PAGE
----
In return, Lineapelle pledged to cancel the next edition of Anteprima, scheduled for January 2017. UNIC, which organises Anteprima, aims to relaunch it after a difficult period, in part caused by the move of Lineapelle to Milan. This will give a new boost and prestige to the world’s most important trade fair. Anteprima grew a lot in the past, thanks to the anticipated date and its location in Milan. Meanwhile Lineapelle was a ‘prisoner’ in Bologna and although it remained the leading leather fair, it was increasingly losing the interest of big luxury brands.

Now that the world has changed and Lineapelle regained its central role, UNIC established a new strategy of support for Anteprima, based on selecting only fashion-oriented exhibitors and a layout that allows exhibitors to keep down participation costs. There is also the impression that Italian tanners, the real protagonists of innovation in fashion, are defending their exhibition, which benefits from the combination with Prima MU for textiles.

“It’s important and necessary to anticipate trends to give more opportunities to our customers. Combining with First MU can be a strength for both events,” said Graziano Balducci, UNIC’s vice-president. The results? It’s too early to tell because Anteprima is primarily a starting point for style. The feeling is that leather goods are having a slight recovery after a difficult year and that footwear needs further new ideas to be relaunched.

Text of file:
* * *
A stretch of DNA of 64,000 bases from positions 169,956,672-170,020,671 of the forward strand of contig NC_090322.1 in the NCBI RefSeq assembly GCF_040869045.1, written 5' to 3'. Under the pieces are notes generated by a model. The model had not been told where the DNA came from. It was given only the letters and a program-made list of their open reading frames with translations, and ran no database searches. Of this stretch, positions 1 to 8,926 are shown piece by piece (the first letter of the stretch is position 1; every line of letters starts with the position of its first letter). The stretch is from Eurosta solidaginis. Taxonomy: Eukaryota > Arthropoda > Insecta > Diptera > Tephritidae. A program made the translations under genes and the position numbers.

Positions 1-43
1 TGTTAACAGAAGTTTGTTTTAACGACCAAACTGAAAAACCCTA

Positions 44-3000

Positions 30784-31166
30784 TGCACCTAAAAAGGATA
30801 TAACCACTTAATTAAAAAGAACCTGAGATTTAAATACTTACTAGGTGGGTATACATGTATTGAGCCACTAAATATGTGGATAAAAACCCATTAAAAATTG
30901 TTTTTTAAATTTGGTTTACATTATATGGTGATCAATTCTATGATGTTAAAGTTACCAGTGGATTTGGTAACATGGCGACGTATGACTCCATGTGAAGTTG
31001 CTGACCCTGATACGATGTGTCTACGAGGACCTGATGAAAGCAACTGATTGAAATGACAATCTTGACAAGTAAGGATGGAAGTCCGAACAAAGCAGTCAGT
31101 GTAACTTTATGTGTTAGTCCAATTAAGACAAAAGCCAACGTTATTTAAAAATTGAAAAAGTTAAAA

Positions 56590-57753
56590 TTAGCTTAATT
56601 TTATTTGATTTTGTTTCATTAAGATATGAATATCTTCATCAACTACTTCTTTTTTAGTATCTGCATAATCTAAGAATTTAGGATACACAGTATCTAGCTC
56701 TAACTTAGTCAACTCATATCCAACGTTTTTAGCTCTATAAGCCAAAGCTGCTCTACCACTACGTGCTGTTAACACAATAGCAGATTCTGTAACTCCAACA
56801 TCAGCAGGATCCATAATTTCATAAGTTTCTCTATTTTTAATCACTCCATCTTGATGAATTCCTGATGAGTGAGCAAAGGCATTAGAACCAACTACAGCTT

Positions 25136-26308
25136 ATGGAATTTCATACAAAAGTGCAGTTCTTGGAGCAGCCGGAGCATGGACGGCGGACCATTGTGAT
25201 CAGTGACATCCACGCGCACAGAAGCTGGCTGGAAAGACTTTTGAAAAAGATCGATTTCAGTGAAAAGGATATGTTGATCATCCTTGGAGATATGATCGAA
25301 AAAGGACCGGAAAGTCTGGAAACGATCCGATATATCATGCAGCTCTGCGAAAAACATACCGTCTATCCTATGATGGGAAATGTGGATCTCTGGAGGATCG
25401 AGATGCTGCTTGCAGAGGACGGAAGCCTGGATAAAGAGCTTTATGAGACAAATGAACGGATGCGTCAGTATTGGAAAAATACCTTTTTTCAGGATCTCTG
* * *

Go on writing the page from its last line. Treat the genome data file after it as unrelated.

21 Investimenti, founded and led by Alessandro Benetton (a spin-off of Benetton, the clothing family), took over the majority of the Philippe Model footwear brand, based in Vigonovo (Venice), in the footwear district of the Riviera del Brenta. The company produces fashionable, contemporary sneakers for men and women that are 100% made in Italy. Under the guidance of designer Paul Gambato and general manager Roberto Doro, the company achieves a retail turnover of about €100 million, half of which is generated by exports. The plan of 21 Investimenti sets out ambitious international growth supported by the opening of flagship stores in major world capitals and the extension of the new collection in order to make the brand an icon in its segment and an international benchmark. Doro and Gambato retain a minority stake of shares and will remain in the company.


At a meeting between Mexican governmental authorities and the country’s tanners, Mexico announced significant resources – 18 million pesos – will be devoted to tannery pit cleaning. The commitment came during the session in Guanajuato, where the parties involved discussed progress on environmental targets for regulating the tanning industry.